The standard preparation of the bud development during flowering is much like staking or simulating natural conditions. It is not considered manipulation such as flattening floral parts. Controlling color manifestation is a common cultural technique using shading techniques in many genera and is not considered a prohibitive activity in the judging circles.
 

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Cymbidium goeringii "Tama no Yuubae" (Japanese), 日本春蘭「多摩の夕映え」Time to check the buds. Stage 1 shading is complete, now it's time to continue shading with aluminum foil. The buds are between 3cm-3cm tall now. It will remain this way 1 month before it blooms in Spring 2022. The aluminum foil is removed only 2 weeks it blooms. To bloom, a vernalization period (0C-10C no higher and lower) is required in the winter. This year, it produced 3 flower buds. When it blooms, it will be blooming for 3 years in a row. When Japanese culture methods are followed, Cymbidium goeringii (Jensoa Section) will bloom every year with very strong roots and growths. Last picture was the bloom in Spring 2021.View attachment 29735View attachment 29736
Where do you get your mixes?
 

jokerpass

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I ge the Mix directly from Japan. I visit Japan once every 2 years pre-covid. I stock piled (all sizes). Unfortunately, the mix is not available in North America and Europe, believe me, I searched and searched for many many years. I realized that it's just the easiest to get them from Japan, don't need to think about it. You might be able to get some individual components in bonsai stores in the US, but they don't have all the components/sizes (to make the mix, you need hard kanuma (3 sizes), baked akadama (3 sizes), and satsuma (3 sizes), so 9 components in total). It is a lot of work to get all the components individually, so it's just easier to buy the mix, ready to use. To grow C. goeringii, I obtained all the materials required (pots from Japan only (Japanese Cymbidium pots are standardized, must easier to use than the Chinese made pots), cymbidium mix, and C. goeringii racks) before I consider even buying the plants since obtaining these materials are equally diffiicult as obtaining Japanese/Korean C. goeringii. There is a lot of preparation.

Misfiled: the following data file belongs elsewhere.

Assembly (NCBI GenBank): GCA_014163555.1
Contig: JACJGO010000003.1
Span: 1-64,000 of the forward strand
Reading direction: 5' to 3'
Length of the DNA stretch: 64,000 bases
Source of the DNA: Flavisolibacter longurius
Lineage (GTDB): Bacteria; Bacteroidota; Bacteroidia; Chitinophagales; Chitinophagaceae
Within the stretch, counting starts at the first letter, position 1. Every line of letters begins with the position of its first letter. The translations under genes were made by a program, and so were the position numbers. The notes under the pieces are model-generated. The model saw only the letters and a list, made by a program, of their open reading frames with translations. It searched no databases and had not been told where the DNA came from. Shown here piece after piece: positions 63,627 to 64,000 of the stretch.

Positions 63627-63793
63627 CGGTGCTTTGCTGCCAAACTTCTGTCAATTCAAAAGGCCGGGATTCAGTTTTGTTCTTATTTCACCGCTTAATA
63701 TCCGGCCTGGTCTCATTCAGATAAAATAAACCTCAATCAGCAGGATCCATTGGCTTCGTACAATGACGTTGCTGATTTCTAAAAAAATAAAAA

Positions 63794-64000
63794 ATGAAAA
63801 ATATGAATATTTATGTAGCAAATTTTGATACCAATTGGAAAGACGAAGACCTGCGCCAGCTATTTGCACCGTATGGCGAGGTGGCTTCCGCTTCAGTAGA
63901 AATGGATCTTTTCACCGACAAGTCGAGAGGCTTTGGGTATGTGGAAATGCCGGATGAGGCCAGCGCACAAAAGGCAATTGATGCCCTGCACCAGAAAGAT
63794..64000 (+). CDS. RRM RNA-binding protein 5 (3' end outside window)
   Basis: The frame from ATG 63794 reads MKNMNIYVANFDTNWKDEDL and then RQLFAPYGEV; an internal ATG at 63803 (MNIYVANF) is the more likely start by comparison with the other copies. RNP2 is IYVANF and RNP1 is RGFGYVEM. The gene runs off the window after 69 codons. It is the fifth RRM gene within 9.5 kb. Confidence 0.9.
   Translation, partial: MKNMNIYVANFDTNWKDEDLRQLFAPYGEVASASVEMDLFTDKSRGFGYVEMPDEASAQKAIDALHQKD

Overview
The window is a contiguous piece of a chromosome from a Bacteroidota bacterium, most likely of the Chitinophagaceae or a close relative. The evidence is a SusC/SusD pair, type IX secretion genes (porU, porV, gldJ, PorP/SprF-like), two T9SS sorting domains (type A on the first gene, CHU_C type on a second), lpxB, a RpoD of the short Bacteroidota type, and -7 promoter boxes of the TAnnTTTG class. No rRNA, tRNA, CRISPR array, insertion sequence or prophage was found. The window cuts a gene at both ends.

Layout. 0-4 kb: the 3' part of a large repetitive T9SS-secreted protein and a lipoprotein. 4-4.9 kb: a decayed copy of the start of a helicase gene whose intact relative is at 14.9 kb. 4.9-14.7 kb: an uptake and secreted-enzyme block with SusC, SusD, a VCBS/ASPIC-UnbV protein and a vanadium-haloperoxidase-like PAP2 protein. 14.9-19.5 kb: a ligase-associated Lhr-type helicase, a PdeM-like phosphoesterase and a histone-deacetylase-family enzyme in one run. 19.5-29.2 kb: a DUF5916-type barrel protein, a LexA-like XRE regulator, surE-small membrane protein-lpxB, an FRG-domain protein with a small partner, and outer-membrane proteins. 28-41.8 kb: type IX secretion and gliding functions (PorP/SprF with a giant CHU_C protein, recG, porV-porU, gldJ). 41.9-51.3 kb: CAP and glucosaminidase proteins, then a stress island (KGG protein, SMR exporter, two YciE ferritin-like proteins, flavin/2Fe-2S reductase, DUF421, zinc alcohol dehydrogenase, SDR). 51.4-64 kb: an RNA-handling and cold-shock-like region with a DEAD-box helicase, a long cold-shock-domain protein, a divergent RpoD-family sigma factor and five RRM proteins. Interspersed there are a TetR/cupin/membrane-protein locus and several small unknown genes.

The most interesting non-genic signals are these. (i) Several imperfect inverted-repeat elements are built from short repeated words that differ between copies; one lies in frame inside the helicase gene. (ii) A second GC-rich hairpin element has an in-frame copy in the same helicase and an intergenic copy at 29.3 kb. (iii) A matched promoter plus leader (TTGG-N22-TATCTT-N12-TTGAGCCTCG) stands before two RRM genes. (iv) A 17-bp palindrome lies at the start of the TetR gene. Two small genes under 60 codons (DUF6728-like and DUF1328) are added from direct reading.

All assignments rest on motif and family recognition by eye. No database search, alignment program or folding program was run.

I also want to point out the the mix contains baked akadama (not regular akadama) and hard kanuma (not regular kanuma). Regular akadama and regular kanuma are too soft, so crumbles too easily, creates waterlog too easily, if you use them, probably needs to be repotted every year. I don't use.
 
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jokerpass

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Where do you get your mixes?
I get the Mix directly from Japan. I visit Japan once every 2 years pre-covid. I stock piled (all sizes). Unfortunately, the mix is not available in North America and Europe, believe me, I searched and searched for many many years. I realized that it's just the easiest to get them from Japan, don't need to think about it. You might be able to get some individual components in bonsai stores in the US, but they don't have all the components/sizes (to make the mix, you need hard kanuma (3 sizes), baked akadama (3 sizes), and satsuma (3 sizes), so 9 components in total). It is a lot of work to get all the components individually, so it's just easier to buy the mix, ready to use. To grow C. goeringii, I obtained all the materials required (pots from Japan only (Japanese Cymbidium pots are standardized, must easier to use than the Chinese made pots), cymbidium mix, and C. goeringii racks) before I consider even buying the plants since obtaining these materials are equally diffiicult as obtaining Japanese/Korean C. goeringii. There is a lot of preparation.

I also want to point out the the mix contains baked akadama (not regular akadama) and hard kanuma (not regular kanuma). Regular akadama and regular kanuma are too soft, so crumbles too easily, creates waterlog too easily, if you use them, probably needs to be repotted every year. I don't use.